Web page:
Apple has recently introduced a new 14-day no questions asked return policy for iTunes, App Store and iBooks purchases in Europe including the UK, Germany, Italy, France, and many other EU countries.

Apple’s terms and conditions for the stores previously stated users had the right to withdraw from a transaction “without charge and without giving any reason until delivery of the product has started.” That meant purchases were all but final apart from some exceptions handled by Apple support.

Now, Apple has updated its terms to include a specific no questions asked 14-day return window that includes all purchases apart from gift cards:

Right of cancellation: If you choose to cancel your order, you may do so within 14 days from when you received your receipt without giving any reason, except iTunes Gifts which cannot be refunded once you have redeemed the code.

Apple states it will refund users within two weeks of receiving notice of cancellation either through its Report a Problem feature (pictured above) or a written statement.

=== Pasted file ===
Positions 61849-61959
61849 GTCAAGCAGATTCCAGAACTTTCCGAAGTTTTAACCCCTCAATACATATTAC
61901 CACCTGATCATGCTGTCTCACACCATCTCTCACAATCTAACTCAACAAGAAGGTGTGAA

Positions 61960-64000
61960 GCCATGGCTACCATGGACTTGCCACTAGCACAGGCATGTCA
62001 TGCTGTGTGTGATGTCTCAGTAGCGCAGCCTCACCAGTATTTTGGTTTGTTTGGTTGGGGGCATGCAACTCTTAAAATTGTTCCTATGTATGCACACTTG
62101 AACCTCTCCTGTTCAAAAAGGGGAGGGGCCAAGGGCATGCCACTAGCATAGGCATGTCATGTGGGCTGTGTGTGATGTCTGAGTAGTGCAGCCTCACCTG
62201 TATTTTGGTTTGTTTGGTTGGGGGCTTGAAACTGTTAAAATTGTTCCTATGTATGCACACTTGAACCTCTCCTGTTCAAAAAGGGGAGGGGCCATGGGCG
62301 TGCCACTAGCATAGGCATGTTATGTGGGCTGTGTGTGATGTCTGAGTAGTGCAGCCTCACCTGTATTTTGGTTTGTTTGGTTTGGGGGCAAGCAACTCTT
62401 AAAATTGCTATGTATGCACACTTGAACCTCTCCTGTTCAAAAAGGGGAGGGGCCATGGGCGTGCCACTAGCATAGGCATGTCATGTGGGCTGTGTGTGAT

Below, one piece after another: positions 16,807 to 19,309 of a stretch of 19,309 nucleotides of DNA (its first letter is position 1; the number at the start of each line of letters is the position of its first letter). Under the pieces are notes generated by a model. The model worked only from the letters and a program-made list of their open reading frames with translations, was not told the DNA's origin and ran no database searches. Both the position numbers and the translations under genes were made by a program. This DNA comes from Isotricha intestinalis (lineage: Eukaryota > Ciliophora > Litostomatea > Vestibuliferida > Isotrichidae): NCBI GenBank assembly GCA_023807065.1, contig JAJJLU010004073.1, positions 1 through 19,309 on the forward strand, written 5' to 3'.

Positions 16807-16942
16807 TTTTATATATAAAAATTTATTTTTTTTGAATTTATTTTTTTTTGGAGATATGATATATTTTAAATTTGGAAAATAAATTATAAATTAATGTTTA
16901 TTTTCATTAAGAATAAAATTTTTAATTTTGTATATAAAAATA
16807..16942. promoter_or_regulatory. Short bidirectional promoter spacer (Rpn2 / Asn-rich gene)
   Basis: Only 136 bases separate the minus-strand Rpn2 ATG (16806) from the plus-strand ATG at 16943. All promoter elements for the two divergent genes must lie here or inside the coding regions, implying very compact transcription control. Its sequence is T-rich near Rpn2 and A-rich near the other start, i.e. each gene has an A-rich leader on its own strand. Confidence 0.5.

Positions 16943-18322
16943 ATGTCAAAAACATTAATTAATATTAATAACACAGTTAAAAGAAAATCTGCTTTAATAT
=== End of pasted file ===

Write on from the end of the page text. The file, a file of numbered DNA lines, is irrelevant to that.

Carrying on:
Refunds for exceptions like failed delivery of content or technical problems were previously handled on a case by case basis through Apple support, which is how Apple continues to handle refunds for software and iTunes content in the US, Canada and most other countries outside the EU. In these locations, Apple states that “all sales and rentals of products are final” and only approves refunds at its discretion for exceptions like those mentioned above.

The changes appear to be related to a new consumer rights directive in the EU that introduced a required 14 calendar day right of cancellation or return period for both goods and services purchased in EAA countries.

In comparison, Google’s Play Store offers a two hour return window for apps, but Google’s support document doesn’t mention the new 14-day return window. It does, however, offer EU customers a longer 14-day cancellation period for music subscriptions compared to just 7 days elsewhere.

The guidelines from the European Commission have been in place since June, but Apple just this month updated most of its terms and conditions documents online. That 14 day period is extended to a year if a business fails to properly inform consumers of the return period, according to the directive.


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About the Author

Jordan Kahn

Jordan writes about all things Apple as Senior Editor of 9to5Mac, & contributes to 9to5Google, 9to5Toys, & He also co-authors 9to5Mac’s Logic Pros series.